Dear Leah:

    It helps me to understand and “live in the story” when I take the time to slowly re-write it , so I will do that and add lots of quotes. My reply to you will consist of two posts. The first is the retelling of your story and the second is my thoughts about it.

    Your parents divorced, and as a result, you “did self harm a lot” as a teenager, men give you “bad anxiety” and you had “a horrible mistrust in men”. Over the years, you’ve “been developing an anxiety disorder, mainly social anxiety, feeling pretty lost in life”, more and  more confined to your house and computer. At 16, you broke off a month-long “awkward teenage romance” with a 16-year old boy with whom you had your “first ever kiss” because of your anxiety and mistrust. A few months later, you “became very, very close friends”. At 24, you started college: you moved out of your parents’ house, found interest in your classes and you made two friends, but after one semester, Covid hit, and you stayed at home all day, losing interest in your classes, socially isolated and anxious, and you saw a good psychologist.

    He had three relationship over the years while you had none, and the two of you were “simply one of his best and closest friends”. But at one point on,  you “developed some romantic feelings” toward him. At 25, when you finished your first year of college, he moved close to where you lived and attended the same college you attended. At that point, you mustered all your courage and told him that you liked him “as more than just a friend”, and that the ball is in his court, that if he says No, “it’s okay and we’ll remain friends”, and if he says Yes, “then we’re gonna be in a relationship”. He didn’t say no or yes. Instead he asked to think about it. The day after, he came to your apartment and said Yes.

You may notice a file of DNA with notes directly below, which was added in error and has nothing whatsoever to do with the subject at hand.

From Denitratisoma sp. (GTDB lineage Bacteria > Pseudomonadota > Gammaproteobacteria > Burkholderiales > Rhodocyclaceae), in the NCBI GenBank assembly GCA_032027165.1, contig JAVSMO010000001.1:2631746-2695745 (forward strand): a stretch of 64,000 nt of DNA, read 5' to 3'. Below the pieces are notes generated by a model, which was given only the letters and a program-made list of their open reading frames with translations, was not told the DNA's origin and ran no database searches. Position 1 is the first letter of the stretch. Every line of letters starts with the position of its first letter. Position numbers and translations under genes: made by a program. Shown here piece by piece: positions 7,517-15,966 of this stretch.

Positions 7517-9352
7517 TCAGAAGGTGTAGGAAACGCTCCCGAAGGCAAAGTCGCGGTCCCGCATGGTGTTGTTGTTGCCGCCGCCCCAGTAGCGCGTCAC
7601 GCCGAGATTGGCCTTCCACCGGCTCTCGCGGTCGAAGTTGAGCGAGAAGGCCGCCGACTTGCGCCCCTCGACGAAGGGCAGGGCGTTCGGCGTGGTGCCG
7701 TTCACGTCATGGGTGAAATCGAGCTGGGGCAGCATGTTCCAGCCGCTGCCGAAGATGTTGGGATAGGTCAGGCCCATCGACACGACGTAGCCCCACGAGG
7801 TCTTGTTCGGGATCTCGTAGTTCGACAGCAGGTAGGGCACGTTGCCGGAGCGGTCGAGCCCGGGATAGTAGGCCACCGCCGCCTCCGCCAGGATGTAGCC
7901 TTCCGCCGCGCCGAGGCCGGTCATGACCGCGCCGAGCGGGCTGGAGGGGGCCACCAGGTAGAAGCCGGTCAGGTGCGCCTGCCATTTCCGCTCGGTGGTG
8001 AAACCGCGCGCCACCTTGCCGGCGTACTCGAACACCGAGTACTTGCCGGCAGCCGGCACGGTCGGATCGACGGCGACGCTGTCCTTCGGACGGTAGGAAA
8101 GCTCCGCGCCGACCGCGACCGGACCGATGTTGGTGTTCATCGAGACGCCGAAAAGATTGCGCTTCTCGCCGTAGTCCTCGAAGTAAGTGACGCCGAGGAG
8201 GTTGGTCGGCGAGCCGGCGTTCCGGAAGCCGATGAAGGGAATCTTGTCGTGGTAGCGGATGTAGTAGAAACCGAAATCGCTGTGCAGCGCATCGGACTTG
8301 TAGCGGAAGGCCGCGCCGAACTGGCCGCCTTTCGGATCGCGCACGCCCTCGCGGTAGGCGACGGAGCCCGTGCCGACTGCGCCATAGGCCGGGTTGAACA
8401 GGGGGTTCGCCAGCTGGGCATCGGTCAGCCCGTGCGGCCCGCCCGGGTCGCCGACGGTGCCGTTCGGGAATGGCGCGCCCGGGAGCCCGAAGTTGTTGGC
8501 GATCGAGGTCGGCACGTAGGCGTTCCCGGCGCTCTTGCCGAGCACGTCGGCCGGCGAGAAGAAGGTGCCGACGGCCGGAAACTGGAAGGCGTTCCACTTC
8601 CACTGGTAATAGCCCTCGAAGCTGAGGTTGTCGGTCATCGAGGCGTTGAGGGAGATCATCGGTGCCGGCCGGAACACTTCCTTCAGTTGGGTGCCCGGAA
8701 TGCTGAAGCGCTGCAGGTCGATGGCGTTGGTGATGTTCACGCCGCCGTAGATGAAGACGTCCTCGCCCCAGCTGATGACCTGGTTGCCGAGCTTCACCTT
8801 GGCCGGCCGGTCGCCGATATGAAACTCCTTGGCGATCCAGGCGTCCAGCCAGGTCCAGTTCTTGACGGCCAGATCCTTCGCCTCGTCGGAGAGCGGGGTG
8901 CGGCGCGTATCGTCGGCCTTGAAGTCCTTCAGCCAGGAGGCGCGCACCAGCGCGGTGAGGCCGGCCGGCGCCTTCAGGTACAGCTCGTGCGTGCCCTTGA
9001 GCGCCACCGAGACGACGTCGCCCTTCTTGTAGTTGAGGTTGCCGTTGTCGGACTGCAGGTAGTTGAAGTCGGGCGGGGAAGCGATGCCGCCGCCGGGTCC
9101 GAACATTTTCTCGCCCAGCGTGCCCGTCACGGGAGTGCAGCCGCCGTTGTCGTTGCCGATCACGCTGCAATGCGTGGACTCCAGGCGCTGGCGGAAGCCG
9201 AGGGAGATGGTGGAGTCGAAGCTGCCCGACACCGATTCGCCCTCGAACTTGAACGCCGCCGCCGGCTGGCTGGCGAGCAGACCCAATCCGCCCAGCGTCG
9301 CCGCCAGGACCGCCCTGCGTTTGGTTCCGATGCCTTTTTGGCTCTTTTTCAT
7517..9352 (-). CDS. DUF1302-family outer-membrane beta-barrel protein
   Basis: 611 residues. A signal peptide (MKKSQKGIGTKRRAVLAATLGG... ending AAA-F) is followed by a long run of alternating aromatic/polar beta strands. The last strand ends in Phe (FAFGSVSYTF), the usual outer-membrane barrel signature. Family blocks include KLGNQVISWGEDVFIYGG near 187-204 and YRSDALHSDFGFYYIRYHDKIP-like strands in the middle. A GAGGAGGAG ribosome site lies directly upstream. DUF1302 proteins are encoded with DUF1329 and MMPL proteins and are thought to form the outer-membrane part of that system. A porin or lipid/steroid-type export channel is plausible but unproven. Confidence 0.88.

“I had 0 experience in romantic relationship and also 0 experience sexually. But he is a very gentle soul, and he knows me so well. He was patient with a lot of things and gradually, we worked our way to all of these things, which turned out to be great fun, amazing, and exciting.. We get on REALLY well, communication flows with ease, I make him laugh a lot, and he helped me gain self-confidence. He really is an amazing person, and anyone would be lucky to be around him”.

    After a year of this wonderful relationship, the two of you were planning to move in together, checking out apartments, but you “got cold feet. Something didn’t sit right, I was too scared to not have my own personal space, worried I’d feel claustrophobic. So I called it off”.

    Next, the relationship continued, he spent most nights at your place, spending a lot of time together, and five months after getting cold feet, you were okay with moving in together, “Nervous and excited”. The two of you found the perfect apartment sometime in late January of this year. Sometime in April, the two of you “hit a major bump” when your anxiety prevented you from attending dinner with his family. He was very disappointed, you fought after that, and he left for a few days to cool off, came back “saying that we need to really work on things, wanted to go to couple’s therapy”, but first, the two of you agreed to have a fun couple of weeks “to lighten things up a bit”. You didn’t attend therapy nor talked about what happened.